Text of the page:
Rules are changing again for event professionals following in the literary footsteps of Ernest Hemingway to Cuba for a corporate meeting. Despite recent travel advisories, trips to the country are still allowed, according to Cuba-watchers at The Center for Responsible Travel (CREST). You just have to follow the regulations—and business events are at the top of the list of acceptable reasons to journey to the Pearl of Antilles.
The tropical island’s location 90 miles south of Florida and rich cultural traditions make it particularly attractive to American audiences. Since President Barack Obama eased restrictions on Cuban travel in 2014, the island’s hospitality industry has experienced impressive growth. The capital of Havana has transformed numerous historic buildings into modern hotels and added new resorts.
As of October 2018, the country was home to 69,000 hotel rooms, 63 percent of them with 4 or 5 stars. Cuba’s Ministry of Tourism projects that 107,900 new rooms will be added between 2016 and 2030 and more than 30,000 will leverage foreign investments.
In May of 2017, Swiss-based Kempinski Hotels opened The Gran Hotel Manzana in Havana and by the end of 2019 it will open its first boutique resort in the popular offshore key of Cayo Guillermo, part of the Jardines del Rey archipelago. In Old Havana, Spanish-based Iberostar opened Iberostar Grand Packard in late 2018 and the company acquired a new property in Trinidad that will be available soon.
In 2016, over two million visitors arrived in the Cuban capital—an increase of 26.6 percent over the previous year. “The city closed the year with a 74.9 percent occupancy rate in state-run hotels,” says Martha Honey, CREST co-founder and executive director.
The Level 3 advisory (described as reconsider travel) issued in 2017 under President Donald Trump listed 180 “prohibited entities”— including 83 hotels—tied to, or controlled by, Cuban military business conglomerate GAESA with whom U.S. citizens and companies aren’t allowed to do business. In August, 2018 the State Department softened the travel advisory to a Level 2 (exercise caution), which resulted in an increase in travel demand. CREST reported that in 2018, a total of 638,360 U.S. travelers visited Cuba, up from 620,741 in 2017.
5 Meeting-Ready Havana Hotels
Grand Hotel Manzana Kempinski La Habana
- Guest rooms: 246
- Meeting space: 3,725 sq. ft.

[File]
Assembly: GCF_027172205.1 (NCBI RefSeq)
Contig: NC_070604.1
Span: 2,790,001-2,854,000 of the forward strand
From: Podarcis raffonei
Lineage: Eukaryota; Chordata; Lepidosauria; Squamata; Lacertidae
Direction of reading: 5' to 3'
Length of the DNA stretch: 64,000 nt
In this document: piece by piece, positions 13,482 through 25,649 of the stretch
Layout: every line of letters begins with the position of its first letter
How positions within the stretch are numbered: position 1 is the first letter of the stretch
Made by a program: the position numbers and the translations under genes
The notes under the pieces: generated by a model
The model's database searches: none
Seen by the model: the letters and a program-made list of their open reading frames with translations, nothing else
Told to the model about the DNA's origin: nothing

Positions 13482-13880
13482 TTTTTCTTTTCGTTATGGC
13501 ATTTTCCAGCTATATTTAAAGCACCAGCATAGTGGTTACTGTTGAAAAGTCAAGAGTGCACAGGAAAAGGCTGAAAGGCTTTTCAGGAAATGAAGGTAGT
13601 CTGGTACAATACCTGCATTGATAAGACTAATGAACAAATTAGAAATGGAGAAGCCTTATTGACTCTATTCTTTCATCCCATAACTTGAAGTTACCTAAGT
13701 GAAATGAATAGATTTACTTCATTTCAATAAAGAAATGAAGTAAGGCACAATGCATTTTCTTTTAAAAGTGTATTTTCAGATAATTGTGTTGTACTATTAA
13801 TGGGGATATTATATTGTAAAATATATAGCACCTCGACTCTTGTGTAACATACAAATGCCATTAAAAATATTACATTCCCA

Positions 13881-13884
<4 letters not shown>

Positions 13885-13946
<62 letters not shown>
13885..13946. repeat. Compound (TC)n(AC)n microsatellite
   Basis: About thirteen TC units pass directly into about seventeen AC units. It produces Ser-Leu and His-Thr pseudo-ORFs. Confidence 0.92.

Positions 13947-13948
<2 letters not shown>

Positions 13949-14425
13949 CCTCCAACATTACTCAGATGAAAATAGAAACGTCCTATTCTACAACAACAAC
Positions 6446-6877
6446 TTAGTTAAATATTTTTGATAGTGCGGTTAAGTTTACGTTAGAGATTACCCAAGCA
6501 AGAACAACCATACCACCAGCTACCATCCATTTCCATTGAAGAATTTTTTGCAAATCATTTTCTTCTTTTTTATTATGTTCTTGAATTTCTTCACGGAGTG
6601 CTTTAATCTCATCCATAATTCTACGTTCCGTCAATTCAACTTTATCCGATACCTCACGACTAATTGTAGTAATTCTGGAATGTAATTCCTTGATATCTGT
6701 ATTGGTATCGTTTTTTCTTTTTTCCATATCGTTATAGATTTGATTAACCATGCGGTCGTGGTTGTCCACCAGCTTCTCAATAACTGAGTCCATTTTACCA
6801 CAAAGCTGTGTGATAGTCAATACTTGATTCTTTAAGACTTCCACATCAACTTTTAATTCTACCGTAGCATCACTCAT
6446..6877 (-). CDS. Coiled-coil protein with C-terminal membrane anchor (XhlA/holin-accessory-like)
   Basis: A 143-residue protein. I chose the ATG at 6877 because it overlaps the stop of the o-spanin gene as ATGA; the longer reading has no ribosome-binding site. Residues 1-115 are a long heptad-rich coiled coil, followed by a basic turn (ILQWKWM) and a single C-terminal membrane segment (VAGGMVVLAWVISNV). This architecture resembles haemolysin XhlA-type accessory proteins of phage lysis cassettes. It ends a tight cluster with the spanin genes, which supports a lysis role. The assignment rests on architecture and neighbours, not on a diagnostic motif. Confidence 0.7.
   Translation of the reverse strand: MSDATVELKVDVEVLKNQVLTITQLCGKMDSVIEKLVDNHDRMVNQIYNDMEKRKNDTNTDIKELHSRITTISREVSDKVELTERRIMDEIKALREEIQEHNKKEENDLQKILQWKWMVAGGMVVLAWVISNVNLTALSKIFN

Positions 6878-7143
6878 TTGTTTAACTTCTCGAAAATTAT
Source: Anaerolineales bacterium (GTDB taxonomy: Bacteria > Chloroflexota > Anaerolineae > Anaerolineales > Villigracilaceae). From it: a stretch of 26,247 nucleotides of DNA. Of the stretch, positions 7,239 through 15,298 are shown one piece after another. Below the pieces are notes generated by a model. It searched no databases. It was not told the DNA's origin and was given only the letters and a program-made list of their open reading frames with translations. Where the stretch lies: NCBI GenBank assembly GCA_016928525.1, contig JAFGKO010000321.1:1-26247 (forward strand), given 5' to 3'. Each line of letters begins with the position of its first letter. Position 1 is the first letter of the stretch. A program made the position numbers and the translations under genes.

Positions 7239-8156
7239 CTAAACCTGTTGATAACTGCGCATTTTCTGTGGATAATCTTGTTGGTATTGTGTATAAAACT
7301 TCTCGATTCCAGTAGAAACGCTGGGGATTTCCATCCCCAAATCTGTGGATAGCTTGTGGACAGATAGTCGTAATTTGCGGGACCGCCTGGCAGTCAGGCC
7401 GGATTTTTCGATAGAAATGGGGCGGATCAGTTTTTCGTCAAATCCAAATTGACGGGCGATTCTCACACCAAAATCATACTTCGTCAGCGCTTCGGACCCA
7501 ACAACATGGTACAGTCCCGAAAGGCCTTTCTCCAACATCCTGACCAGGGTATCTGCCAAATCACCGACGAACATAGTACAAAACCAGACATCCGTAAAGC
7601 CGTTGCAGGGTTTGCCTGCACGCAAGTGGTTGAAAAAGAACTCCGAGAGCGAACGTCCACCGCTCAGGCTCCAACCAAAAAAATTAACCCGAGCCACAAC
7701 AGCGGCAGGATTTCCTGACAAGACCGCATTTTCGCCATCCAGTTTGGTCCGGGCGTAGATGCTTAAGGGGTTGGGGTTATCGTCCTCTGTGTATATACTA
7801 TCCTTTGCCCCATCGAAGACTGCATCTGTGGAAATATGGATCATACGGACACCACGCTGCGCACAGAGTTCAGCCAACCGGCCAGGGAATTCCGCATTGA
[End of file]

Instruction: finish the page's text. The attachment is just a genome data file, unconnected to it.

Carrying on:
Iberostar Grand Packard
- Guest rooms: 321
- Meeting space: 5,382 sq. ft
Iberostar Parque Central
- Guest rooms: 427
- Meeting space: 5,920 sq. ft
Hotel Nacional de Cuba
- Guest rooms: 426
- Meeting space: 7,534 sq. ft
- Guest rooms: 462
- Meeting space: 13,000 sq. ft.
Regulations to Heed
“Travel to Cuba is safe and legal. However, there are certain regulations that have to be followed,” says Martha Honey, co-founder and executive director at CREST.
U.S. regulations require that all trips—work or pleasure—must fall under 12 categories of authorized travel. The category listed for planners and groups is “professional meetings.” This is translated as having work related interactions, business and educational activities.
“As long as the purpose of the visit is to attend a meeting, conference, retreat or something of the sort, it’s perfectly legal,” says Collin Laverty, president of Cuba Educational Travel. “We have organized dozens of corporate retreats, quarterly business meetings, sales rewards trips and much more.”
Netflix, Spotify, General Electrics, The Young Presidents Organization, Airbnb, Engage Cuba and the U.S. Chamber of Commerce are some of the companies that organized their meetings in Havana in recent years. Laverty has seen as much as a 400 percent growth each year over the last three years in U.S. companies holding events in Cuba.
Each member of a visiting group is required to keep a journal of the daily schedule to show the purpose of the trip. Generally, record-keeping is required for 5 years, says Robert Muse, a Washington Dc-based lawyer specializing in travel to Cuba.
A documented schedule, which includes meetings in the morning, work-related activities in the afternoon and a dinner or a dance class, is an example of a qualifying trip. Travel companies can help compose the agenda for travelers.
The Cuban hospitality industry is celebrating the 500th anniversary of the city of Havana on November 16 with dance performances, concerts and arts events that will go throughout the year.
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2019 also marks the return of The Havana Biennal (April 22-May 19, 2019), canceled in 2018 due to hurricane damage. For five weeks, the city will be the stage where local and International artists will showcase their works and honor Cuba’s role as a cultural landmark of the Caribbean islands.